Sen. Lindsey Graham (R-SC) has been vigorously campaigning against the military spending sequester, $600 billion in cuts triggered after Congress failed to agree on a debt reduction plan. The New York Times reported that Graham — on a tour against the sequester in his home state — is even willing to defy a pledge against tax hikes organized by anti-tax advocate and conservative power-broker Grover Norquist. The Times reported:
Mr. Graham said the sentiment for raising revenues by closing tax loopholes or imposing higher fees on items like federal oil leases is expanding in his party.
Asked about the “no new taxes” pledge almost all Republicans have signed, he shrugged: “I’ve crossed the Rubicon on that.”
House Republicans have issued dire warning about sequester’s military cuts and flip flopped on last August’s debt deal, even seeking to shift the cuts to domestic programs that benefit the poor.
But recently, the position Graham espoused on his South Carolina tour gained traction among other Republicans keen on preserving high defense spending. Rep. Buck McKeon (R-CA), the House Armed Services chair who forcefully opposes any military cuts, said this winter he would support tax hikes to avoid sequestration.
Democrats have been pushing the tack for a while. In March, Rep. Adam Smith (D-WA) pointed out that a “vote to extend the Bush tax cuts in their entirety would, in essence, be the vote to lock in sequestration” by cutting down on revenue to offset government debt. The Times report today pointed out that Senate Majority Leader Harry Reid is unlikely to allow sequestration to be averted without a debt reduction package that includes increased government revenue. Rep. Chris Van Hollen (D-MD) was more blunt speaking to the Times, noting that the Republicans that supported last August’s Budget Control Act — 28 in the Senate and 174 in the House — were given the choice of automatically-triggered military spending cuts or tax increases. Van Hollen said:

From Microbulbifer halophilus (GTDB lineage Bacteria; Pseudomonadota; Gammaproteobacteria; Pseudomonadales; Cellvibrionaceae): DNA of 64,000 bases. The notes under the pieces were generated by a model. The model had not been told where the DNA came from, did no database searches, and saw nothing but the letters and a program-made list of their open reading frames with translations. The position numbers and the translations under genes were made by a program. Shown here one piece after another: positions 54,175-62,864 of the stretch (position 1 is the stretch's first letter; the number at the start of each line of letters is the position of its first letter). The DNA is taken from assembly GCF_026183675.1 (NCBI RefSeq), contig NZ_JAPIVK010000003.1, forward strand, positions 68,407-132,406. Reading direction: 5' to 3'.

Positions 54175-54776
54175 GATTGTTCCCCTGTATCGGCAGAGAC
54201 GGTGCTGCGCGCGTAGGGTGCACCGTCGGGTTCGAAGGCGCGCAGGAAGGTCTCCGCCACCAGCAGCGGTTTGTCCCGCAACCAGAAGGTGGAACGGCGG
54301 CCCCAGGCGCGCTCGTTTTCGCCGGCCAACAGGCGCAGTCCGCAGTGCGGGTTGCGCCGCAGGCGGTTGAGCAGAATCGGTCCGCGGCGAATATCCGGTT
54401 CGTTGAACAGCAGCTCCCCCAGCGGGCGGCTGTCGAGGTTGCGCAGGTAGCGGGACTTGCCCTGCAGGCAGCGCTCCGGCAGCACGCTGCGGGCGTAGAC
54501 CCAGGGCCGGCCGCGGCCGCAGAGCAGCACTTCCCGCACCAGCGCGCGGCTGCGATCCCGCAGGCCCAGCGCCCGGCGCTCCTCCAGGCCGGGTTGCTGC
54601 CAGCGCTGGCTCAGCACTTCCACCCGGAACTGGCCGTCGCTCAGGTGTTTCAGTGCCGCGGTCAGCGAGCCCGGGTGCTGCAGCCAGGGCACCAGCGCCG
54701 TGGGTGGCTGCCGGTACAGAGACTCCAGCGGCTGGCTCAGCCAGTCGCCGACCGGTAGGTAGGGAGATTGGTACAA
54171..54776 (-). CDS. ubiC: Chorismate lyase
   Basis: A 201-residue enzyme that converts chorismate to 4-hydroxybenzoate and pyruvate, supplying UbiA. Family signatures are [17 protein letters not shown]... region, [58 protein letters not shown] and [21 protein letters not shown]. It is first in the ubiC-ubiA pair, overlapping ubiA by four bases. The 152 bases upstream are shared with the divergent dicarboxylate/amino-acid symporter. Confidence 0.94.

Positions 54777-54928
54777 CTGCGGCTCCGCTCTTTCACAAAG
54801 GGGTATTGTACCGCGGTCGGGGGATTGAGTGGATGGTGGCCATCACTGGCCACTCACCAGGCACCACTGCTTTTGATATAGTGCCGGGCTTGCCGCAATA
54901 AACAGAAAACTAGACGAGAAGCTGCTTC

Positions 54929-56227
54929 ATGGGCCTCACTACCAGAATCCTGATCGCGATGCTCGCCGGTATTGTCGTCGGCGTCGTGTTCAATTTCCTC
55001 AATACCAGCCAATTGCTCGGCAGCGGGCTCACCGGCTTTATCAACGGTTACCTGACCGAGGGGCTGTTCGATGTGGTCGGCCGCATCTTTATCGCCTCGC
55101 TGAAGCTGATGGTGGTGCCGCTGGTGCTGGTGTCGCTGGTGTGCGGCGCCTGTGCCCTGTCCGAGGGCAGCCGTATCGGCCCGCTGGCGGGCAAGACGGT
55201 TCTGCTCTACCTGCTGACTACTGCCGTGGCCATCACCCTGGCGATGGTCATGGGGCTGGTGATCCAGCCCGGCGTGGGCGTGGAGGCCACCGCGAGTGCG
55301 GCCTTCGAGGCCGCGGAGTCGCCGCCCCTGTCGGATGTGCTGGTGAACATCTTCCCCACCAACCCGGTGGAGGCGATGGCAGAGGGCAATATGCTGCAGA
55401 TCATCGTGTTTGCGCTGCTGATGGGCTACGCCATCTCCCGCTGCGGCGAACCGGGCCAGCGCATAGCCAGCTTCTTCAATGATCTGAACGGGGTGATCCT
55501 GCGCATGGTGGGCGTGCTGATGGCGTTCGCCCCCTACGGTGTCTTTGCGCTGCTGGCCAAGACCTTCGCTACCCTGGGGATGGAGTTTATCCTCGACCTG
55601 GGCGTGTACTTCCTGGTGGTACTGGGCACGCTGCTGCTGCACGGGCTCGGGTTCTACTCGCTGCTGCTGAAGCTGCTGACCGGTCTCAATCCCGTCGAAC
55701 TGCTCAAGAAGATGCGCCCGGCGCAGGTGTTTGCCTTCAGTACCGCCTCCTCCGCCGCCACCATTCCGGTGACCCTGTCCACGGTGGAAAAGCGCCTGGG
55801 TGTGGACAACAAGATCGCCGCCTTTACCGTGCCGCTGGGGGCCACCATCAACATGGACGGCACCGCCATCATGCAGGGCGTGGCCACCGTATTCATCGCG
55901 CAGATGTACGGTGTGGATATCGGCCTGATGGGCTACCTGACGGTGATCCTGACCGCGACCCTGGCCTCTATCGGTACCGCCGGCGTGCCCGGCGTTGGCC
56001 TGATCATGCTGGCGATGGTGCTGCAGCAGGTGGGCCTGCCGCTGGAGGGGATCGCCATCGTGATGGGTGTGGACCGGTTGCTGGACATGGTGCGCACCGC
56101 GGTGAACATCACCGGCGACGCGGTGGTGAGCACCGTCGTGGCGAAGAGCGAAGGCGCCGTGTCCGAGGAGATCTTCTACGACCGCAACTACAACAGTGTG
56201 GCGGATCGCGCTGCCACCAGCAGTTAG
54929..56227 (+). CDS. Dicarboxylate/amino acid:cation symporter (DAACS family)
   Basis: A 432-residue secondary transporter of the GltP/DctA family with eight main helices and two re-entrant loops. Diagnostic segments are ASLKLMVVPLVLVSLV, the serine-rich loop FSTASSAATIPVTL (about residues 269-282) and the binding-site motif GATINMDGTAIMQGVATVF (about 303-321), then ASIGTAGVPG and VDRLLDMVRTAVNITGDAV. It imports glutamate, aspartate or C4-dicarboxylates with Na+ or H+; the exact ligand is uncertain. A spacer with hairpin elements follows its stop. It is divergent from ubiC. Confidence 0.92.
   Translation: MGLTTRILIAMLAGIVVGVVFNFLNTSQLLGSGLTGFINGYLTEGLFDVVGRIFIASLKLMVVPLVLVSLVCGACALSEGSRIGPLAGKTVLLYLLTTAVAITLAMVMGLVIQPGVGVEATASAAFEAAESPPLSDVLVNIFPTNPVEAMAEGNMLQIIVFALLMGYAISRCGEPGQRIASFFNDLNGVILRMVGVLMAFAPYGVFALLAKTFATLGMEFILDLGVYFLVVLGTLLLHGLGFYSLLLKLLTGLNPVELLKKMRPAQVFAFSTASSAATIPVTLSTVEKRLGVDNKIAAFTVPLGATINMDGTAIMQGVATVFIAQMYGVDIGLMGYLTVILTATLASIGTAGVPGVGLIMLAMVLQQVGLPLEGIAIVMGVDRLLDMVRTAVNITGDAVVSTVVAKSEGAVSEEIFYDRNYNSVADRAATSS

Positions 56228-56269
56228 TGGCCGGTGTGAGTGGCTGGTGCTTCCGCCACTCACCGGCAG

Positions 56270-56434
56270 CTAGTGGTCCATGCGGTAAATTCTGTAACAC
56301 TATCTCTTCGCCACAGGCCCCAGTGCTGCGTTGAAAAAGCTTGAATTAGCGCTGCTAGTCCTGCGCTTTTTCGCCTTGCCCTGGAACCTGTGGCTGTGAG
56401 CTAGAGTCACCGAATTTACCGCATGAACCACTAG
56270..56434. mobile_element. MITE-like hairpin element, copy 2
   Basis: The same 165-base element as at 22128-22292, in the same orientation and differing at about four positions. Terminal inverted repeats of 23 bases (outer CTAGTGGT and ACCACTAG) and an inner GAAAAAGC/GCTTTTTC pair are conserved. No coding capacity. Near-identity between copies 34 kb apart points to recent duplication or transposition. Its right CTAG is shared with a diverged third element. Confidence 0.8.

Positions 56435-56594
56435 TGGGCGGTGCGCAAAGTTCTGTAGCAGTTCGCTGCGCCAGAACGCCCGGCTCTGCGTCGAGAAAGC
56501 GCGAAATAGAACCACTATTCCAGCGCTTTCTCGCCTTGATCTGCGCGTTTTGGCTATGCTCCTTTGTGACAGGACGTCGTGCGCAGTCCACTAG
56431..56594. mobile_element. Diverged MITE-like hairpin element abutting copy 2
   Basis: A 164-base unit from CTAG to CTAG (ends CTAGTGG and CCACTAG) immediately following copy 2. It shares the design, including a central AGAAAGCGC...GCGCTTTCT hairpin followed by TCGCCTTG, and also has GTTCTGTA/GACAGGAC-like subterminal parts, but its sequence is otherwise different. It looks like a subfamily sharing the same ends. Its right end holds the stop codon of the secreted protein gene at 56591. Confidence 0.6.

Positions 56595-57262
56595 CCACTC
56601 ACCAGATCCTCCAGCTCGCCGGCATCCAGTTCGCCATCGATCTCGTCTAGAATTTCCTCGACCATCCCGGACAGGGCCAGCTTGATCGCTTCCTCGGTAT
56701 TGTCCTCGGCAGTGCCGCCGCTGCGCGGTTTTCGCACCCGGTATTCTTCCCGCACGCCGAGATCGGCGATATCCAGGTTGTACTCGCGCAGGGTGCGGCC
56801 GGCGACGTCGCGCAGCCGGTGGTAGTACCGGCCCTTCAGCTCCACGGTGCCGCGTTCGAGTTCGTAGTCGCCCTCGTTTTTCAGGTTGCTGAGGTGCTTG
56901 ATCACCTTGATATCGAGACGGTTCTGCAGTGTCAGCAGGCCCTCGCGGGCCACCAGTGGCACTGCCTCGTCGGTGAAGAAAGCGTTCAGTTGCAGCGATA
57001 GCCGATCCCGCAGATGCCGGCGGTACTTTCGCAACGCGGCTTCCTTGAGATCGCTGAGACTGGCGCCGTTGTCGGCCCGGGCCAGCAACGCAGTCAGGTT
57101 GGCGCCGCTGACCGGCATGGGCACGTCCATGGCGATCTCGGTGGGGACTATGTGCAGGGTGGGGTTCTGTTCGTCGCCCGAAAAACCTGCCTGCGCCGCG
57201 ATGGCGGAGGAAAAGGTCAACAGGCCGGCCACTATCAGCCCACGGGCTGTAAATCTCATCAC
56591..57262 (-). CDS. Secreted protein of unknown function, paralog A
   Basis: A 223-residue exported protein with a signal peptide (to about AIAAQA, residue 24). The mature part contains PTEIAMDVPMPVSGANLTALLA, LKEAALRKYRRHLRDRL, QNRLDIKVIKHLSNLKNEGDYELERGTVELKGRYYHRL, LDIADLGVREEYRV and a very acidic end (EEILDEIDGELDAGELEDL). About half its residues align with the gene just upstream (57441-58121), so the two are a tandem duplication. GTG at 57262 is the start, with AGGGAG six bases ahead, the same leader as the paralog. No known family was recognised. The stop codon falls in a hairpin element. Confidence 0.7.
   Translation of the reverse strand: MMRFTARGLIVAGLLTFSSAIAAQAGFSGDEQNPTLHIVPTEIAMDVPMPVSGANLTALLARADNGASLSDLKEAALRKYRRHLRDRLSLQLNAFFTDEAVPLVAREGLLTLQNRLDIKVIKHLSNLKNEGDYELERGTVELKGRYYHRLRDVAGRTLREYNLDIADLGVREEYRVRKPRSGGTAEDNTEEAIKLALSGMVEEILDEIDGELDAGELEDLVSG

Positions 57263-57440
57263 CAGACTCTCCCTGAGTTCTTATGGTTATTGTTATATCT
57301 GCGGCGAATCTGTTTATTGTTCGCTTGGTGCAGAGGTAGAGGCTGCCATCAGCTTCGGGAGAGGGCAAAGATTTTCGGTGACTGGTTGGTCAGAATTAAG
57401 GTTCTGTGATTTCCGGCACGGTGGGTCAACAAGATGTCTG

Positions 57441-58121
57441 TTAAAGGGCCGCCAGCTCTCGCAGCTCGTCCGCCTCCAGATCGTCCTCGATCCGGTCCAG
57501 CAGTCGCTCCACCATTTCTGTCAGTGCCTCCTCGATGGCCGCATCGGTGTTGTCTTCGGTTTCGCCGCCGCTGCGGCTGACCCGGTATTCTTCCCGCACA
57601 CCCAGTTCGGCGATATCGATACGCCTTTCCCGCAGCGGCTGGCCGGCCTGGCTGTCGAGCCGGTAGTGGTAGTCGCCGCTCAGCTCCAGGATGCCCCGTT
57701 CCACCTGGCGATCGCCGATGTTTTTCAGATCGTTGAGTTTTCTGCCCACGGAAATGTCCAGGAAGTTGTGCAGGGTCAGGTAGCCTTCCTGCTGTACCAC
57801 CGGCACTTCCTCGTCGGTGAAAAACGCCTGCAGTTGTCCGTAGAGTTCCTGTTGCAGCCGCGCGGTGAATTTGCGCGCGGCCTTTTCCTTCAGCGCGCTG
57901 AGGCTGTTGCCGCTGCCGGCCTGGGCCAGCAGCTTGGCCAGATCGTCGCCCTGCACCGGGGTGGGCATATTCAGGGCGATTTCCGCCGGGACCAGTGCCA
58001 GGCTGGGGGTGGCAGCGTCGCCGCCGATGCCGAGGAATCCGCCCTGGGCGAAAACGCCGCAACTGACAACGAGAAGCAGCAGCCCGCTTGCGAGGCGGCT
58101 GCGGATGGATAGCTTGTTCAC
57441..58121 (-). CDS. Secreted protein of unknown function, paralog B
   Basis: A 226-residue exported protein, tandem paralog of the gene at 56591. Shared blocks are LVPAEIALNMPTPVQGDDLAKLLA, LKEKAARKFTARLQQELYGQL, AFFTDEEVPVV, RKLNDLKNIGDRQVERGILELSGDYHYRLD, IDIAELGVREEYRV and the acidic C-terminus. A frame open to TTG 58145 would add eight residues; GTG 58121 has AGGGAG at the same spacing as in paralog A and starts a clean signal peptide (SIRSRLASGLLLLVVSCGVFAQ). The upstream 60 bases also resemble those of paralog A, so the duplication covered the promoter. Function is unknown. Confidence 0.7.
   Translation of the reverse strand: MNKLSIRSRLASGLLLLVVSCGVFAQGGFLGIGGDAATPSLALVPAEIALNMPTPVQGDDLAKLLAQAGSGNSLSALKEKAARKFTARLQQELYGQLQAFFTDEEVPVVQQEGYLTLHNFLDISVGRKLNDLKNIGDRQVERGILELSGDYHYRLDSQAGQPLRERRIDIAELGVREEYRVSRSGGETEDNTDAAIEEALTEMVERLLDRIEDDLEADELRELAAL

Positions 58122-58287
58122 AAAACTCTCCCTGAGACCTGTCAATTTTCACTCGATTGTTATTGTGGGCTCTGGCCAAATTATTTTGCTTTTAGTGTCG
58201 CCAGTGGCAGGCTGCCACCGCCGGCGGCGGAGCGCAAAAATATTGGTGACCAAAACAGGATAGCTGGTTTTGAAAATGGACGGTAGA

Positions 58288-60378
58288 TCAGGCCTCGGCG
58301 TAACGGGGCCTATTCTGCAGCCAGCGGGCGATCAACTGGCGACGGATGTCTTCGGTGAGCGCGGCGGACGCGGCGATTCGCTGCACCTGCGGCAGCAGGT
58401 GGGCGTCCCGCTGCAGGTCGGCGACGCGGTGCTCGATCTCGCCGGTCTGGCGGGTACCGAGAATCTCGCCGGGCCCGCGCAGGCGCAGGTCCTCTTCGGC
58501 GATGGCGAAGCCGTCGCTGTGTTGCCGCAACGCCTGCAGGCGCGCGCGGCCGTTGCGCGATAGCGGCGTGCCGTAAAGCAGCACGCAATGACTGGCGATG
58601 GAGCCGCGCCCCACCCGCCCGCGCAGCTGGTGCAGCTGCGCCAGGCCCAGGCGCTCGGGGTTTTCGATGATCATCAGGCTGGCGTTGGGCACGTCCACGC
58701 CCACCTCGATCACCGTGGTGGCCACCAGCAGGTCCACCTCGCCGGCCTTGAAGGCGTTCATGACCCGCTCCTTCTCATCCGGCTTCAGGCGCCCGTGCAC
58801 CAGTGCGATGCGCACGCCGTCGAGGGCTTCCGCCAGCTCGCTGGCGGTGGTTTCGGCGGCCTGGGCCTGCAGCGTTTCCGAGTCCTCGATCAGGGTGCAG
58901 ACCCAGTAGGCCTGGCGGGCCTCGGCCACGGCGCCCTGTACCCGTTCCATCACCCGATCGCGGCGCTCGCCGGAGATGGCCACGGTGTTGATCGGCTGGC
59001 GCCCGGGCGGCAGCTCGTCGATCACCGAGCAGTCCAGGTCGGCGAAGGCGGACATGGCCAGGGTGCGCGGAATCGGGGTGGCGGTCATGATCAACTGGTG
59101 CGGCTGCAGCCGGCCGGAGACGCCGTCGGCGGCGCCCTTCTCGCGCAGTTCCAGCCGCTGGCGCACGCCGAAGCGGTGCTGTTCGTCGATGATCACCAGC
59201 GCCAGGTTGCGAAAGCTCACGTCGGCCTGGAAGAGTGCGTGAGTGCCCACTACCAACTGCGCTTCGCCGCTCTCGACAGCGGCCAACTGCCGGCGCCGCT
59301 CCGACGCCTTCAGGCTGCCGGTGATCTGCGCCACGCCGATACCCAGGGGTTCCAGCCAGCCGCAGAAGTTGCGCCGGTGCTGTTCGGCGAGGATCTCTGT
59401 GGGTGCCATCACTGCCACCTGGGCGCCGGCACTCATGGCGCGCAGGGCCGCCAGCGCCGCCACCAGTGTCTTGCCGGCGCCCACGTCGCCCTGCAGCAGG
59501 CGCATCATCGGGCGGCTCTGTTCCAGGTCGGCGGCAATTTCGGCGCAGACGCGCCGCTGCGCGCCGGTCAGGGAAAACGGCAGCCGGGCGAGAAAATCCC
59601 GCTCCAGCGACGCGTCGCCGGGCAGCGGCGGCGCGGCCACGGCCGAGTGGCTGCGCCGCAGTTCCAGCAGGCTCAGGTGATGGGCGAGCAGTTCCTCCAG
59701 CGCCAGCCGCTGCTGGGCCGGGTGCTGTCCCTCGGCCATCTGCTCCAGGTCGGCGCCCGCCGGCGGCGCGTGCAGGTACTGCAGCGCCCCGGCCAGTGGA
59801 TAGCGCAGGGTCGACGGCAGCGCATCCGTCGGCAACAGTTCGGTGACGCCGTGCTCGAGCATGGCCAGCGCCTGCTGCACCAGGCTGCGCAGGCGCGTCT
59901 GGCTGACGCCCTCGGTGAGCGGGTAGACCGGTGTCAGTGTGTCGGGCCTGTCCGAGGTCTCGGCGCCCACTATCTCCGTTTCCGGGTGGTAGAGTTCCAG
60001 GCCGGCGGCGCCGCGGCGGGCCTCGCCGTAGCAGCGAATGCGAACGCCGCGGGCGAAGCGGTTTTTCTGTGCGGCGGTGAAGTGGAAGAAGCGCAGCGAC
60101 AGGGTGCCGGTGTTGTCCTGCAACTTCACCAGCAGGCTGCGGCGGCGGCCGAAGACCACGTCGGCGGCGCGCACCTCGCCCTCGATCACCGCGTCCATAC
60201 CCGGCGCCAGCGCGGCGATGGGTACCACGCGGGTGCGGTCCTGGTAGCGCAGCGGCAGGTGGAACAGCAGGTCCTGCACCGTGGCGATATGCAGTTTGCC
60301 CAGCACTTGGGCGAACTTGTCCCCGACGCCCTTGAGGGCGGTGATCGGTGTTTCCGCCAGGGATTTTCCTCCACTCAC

The consistent pattern here is they have chosen to defend special interest tax breaks over defense spending. They made that choice.
Grover Norquist, for his part, was already miffed this weekend because of Republicans dropping out of his pledge, seeking to contrast their fickle adherence to his diktats with GOP presidential nominee Mitt Romney’s vocal support. He hasn’t reacted yet to Graham’s defection from the anti-tax pledge, but one imagines he won’t take it sitting down.